One bonus of outdoor theater? When Mark Antony in “Julius Caesar” cries, “Let slip the dogs of war,” there might be actual dogs. And bees. And anachronistic jets to drown out Antony’s every word.

Outdoor theater season picks up speed in Minnesota this week, with two William Shakespeare comedies — “The Merry Wives of Windsor” and “The Comedy of Errors” — opening in separate parkland settings. For the next 12 weeks or so, there are more options than you’d expect for open-air drama.

Another bonus: A hat may be passed but, with few exceptions, most shows are free. Here are six outdoor theater events coming soon to Minnesota.

1. Shakespeare on the Point

Part of Stillwater’s Zephyr Theatre, Shakespeare on the Point occupies a very specific niche: water-adjacent Shakespearean comedies.

The setting is Bayport Marina, where actors perform on a peninsula that juts into the St. Croix River. The setting nicely complemented last season’s “Twelfth Night,” featuring characters who have been shipwrecked. Hopefully it will go just as swimmingly this year with “Comedy of Errors,” in which the principals have just arrived by boat.

One note for the actors: Be ready for waterfowl.

“Geese on the river can get super-loud. Some duck/geese fight interrupted a scene last year,” recalled artistic director Calyssa Hall, who added that props sometimes blow away mid-scene on the windy point.

Next year, she hopes to stage Shakespeare’s blowiest play — “The Tempest,” in which a storm strands characters on a remote island — on an isle in the St. Croix.

Tickets: $18-$45, ­

Where to find it: June 20-30, Bayport Marina, Bayport.

Who’s it for? “It’s one of Shakespeare’s shortest shows, which makes it pretty kid-friendly, and there’s lots of slapstick,” Hall said.

Seating? There are risers, but patrons can keep it cozy by bringing blankets.

Picnics welcome? Yes. Nearby Mallards Restaurant & Lounge also serves wine.

2. Open Eye Figure Theatre Driveway Tour

For 17 years, Open Eye has hauled its puppet theater to the people — in parks, backyards and, yes, private driveways (always by invitation of a host).

This season, the company carts a trio of free family-friendly theatrical works to locations throughout the Twin Cities area. “The Adventures of Katie Tomatie” stars a girl who encounters the unexpected while planting a garden. Performed in Spanish and English, the animal-themed “The Adventures of Juan Bobo” is inspired by folk tales from Puerto Rico. A cat and her friend stage a show in the sand for “Ms. Marvel’s Sandbox Circus.” Tour coordinator Declan Lowthian said of the new “Ms. Marvel”: “It’s almost totally nonverbal. You get to see some unique puppetry tricks that even I have never come across before.”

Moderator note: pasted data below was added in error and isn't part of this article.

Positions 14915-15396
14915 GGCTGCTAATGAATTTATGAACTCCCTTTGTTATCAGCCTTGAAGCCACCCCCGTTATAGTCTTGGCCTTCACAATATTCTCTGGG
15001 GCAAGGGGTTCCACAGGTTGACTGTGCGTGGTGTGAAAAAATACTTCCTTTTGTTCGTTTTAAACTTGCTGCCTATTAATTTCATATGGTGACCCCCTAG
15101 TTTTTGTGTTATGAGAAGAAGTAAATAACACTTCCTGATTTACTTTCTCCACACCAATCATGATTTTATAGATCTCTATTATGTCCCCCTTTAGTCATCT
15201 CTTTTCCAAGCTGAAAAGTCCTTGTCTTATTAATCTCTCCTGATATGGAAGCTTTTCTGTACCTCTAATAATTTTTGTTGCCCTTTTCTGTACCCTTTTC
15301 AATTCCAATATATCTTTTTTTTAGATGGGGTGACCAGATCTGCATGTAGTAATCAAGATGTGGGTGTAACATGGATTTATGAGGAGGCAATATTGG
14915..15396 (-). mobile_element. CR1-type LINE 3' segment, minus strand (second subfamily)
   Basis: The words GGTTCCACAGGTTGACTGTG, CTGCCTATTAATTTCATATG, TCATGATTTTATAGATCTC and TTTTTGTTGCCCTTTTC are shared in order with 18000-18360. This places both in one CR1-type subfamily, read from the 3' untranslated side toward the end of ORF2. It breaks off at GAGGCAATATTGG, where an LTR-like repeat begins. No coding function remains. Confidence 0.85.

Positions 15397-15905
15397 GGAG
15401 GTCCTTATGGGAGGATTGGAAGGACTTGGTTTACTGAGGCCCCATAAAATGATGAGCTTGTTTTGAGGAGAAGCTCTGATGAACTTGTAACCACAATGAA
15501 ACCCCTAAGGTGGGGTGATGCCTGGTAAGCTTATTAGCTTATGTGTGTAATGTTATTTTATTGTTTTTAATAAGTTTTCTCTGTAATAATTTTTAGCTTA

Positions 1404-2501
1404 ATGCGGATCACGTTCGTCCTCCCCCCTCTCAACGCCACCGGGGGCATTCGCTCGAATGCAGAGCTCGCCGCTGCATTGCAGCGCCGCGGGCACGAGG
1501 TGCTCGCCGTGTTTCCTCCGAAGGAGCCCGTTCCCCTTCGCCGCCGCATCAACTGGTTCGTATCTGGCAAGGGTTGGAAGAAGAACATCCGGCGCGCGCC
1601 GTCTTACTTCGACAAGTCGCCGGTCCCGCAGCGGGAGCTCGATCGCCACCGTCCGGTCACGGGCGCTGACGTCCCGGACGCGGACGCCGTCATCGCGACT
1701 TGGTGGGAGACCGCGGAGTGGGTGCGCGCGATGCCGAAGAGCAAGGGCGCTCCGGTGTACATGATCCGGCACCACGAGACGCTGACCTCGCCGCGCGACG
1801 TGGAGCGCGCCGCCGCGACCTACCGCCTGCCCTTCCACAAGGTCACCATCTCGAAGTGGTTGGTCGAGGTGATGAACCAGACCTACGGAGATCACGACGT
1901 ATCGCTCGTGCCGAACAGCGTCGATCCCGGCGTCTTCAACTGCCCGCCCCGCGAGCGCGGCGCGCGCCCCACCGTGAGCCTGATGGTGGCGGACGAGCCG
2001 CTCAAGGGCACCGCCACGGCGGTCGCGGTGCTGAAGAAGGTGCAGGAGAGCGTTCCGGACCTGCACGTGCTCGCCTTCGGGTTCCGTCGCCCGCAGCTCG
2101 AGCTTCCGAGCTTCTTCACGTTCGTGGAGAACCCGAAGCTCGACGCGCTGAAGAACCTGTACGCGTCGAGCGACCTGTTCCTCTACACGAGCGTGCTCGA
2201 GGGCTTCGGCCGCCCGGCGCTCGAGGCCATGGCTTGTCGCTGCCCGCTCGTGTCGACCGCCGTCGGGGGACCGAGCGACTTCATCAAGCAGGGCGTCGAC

Where to find it: Various locations through August; check for details.

Who’s it for? All ages.

Seating? “A lot of hosts will set out blankets, especially for the kids, who we like to put as close as possible to up front,” Lowthian said.

Picnics welcome? Many hosts provide snacks, but you can also bring your own.

3. Stevie Ray’s Improv in the Park

Sometimes improv is not just funny; it’s also refreshing. Perhaps a little too refreshing.

Several years ago, the Stevie Ray troupe got doused while working at the Rose Garden near Minneapolis’ Lake Harriet.

“There was some kind of computer glitch in the thing that controls the irrigation systems so, right in the middle of the show, we had probably 300 people sitting on the grass on blankets and, next thing you know, all the sprayers went off at once. It was Armageddon, with people grabbing their stuff to run and hide,” said Ray, whose troupe’s home base is Chanhassen Dinner Theatres.

The al fresco improv idea originated with a marketer, addressing the challenge of getting fans to show up in the summer. As Ray recalled: “The marketer said, ‘Go where the audience is. You’re trying to get them to go where you don’t even want to go: inside.’ One troupe member said, ‘Well, there’s Shakespeare in the park. Why not do improv?’ ”

They’ve been doing just that for 21 seasons.

Where to find it: 7 p.m. Sundays through Aug. 25, City Center Park Plaza, Chanhassen.

Who’s it for? Other improv shows get racy, but, Ray said, “because this is for our outdoor season, it’s appropriate for all ages.”